ANTIPOPE FRANCIS: “The divorced who have entered a new union, for example, can find themselves in a variety of situations, which should not be pigeonholed or fit into overly rigid classications leaving no room for a suitable personal and pastoral discernment. One thing is a second union consolidated over time, with new children, proven fidelity [!], generous self giving, Christian commitment, a consciousness of its irregularity and of the great difficulty of going back without feeling in conscience that one would fall into new sins…. The Synod Fathers stated that the discernment of pastors must always take place ‘by adequately distinguishing’, with an approach which ‘carefully discerns situations’. We know that no ‘easy recipes’ exist” (Exhortation Amoris Laetitia, n. 298). / “Jesus always knows how to accompany us, he gives us the ideal, he accompanies us towards the ideal, He frees us from the chains of the laws’ rigidity and tells us: ‘But do that up to the point that you are capable.’ And he understands us very well. He is our Lord and this is what he teaches us” (Homily of June 9, 2016).
POPE PIUS XII: “It will be objected, however, that such abstinence [for people in an adulterous union] is impossible, that heroism such as this is not feasible. At the present time, you can hear and read of this objection everywhere, even from those who, because of their duty and authority, should be of quite a different mind. The following argument is brought forward as proof: No one is obliged to do the impossible and no reasonable legislator is presumed to wish by his law to bind persons to do the impossible. But for married people to abstain for a long time is impossible. Therefore they are not bound to abstain: divine law cannot mean that. In such manner of argument, a false conclusion is reached from premises which are only partially true. To be convinced of this, one has simply to reverse the terms of the argument: God does not oblige us to do the impossible. But God obliges married people to abstain if their union cannot be accomplished according to the rules of nature. Therefore, in such cases, abstinence is possible.” (Address Vegliare con Sollecitudine of Oct. 29, 1951; cf. Denz. 804)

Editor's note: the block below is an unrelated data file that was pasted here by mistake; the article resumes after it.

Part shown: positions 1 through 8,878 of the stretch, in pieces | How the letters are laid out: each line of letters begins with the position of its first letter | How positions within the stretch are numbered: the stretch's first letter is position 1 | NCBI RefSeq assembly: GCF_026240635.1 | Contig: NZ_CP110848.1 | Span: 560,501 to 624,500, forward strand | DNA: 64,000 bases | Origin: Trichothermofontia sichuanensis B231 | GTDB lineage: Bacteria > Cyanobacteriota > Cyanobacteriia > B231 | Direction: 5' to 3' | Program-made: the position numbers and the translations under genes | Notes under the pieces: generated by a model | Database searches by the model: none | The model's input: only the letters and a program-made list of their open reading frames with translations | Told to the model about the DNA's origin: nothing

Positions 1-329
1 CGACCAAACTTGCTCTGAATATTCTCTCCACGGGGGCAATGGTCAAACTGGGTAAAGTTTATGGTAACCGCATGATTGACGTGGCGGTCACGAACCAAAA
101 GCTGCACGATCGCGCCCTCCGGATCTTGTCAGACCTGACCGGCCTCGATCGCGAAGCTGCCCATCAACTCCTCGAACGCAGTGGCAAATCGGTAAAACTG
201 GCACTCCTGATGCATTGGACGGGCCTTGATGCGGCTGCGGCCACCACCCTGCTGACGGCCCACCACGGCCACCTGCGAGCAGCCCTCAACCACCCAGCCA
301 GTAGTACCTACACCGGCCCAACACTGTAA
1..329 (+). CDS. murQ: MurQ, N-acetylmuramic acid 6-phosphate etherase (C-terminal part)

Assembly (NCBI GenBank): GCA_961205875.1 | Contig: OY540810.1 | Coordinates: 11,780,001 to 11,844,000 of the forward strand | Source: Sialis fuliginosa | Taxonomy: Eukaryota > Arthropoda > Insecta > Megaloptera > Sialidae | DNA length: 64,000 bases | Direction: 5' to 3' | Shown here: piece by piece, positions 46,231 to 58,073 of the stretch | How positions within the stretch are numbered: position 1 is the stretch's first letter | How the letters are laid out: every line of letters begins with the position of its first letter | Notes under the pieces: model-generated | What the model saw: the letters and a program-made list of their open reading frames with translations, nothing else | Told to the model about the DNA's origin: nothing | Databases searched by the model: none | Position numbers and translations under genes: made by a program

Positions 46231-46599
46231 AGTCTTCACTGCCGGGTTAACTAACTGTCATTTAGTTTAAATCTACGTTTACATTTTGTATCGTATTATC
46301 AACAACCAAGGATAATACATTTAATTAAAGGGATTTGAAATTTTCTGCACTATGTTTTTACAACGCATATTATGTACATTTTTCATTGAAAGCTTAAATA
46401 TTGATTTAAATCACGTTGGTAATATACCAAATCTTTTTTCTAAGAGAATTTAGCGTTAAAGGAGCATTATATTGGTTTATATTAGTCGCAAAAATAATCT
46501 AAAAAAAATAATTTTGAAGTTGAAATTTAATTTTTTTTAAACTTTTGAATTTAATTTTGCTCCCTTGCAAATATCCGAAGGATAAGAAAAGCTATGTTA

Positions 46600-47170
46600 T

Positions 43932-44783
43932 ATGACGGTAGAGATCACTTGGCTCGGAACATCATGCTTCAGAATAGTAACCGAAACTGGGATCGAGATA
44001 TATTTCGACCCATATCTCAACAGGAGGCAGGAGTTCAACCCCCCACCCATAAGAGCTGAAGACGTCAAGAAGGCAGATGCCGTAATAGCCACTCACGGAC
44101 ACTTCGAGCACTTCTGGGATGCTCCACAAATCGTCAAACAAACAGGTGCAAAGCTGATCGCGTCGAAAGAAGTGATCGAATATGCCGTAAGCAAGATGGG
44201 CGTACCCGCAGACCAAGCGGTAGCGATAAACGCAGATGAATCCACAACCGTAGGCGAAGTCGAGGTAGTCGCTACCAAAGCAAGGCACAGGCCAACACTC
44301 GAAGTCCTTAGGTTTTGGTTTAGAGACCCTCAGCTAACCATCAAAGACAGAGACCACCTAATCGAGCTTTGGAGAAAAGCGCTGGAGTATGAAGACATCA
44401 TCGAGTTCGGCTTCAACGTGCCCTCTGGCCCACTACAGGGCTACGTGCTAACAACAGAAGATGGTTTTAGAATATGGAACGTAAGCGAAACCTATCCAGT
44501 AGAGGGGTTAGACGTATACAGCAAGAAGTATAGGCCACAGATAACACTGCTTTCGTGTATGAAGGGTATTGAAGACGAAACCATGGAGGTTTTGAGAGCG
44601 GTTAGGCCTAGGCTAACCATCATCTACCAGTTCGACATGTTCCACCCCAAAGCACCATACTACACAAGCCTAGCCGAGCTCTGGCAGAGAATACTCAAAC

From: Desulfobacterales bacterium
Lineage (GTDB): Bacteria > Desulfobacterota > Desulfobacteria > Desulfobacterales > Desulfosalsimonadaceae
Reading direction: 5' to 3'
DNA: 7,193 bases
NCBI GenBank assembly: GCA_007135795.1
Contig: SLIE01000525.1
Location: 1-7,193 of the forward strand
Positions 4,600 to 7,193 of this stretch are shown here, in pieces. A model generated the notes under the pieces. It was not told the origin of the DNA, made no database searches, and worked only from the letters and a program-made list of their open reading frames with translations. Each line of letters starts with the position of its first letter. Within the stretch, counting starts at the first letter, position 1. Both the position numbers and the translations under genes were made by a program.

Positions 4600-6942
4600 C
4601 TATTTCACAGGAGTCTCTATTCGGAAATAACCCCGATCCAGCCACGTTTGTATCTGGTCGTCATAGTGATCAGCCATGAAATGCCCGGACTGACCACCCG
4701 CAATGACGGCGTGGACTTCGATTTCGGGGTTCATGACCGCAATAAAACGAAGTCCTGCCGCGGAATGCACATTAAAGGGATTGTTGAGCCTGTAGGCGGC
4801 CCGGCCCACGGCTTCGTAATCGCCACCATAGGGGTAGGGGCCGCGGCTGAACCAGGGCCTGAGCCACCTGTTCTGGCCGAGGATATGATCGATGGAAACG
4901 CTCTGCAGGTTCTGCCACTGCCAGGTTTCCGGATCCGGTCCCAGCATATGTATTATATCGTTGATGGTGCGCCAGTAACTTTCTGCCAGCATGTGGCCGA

ANTIPOPE FRANCIS: “In education we are used to dealing with black and white formulas, but not with the grey areas of life. And what matters is life, not formulas. We must grow in discernment. The logic of black and white can lead to abstract casuistry. Discernment, meanwhile, means moving forward through the grey of life according to the will of God. And the will of God is to be sought according to the true doctrine of the Gospel and not in the rigidity of an abstract doctrine.” (Q&A with Male Religious on Nov. 25, 2016)
POPE PIUS XII: “This personal view of things spares man the necessity of having to ask himself, at every instant, whether the decision to be taken corresponds with the paragraphs of the law or to the canons of abstract standards and rules. It preserves man from the hypocrisy of pharisaical fidelity to laws; it preserves him both from pathological scruples as well at from the flippancy or lack of conscience, because it puts the responsibility before God on the Christian personally. Thus speak those who preach the ‘new morality'” (Address Soyez les Bienvenues of Apr. 18, 1952). / “The authors who follow this system [of situation ethics] hold that the decisive and ultimate norm of conduct is not the objective right order, determined by the law of nature and known with certainty from that law, but a certain intimate judgment and light of the mind of each individual, by means of which, in the concrete situation in which he is placed, he learns what he ought to do” (Holy Office Instruction Contra Doctrinam of Feb. 2, 1956).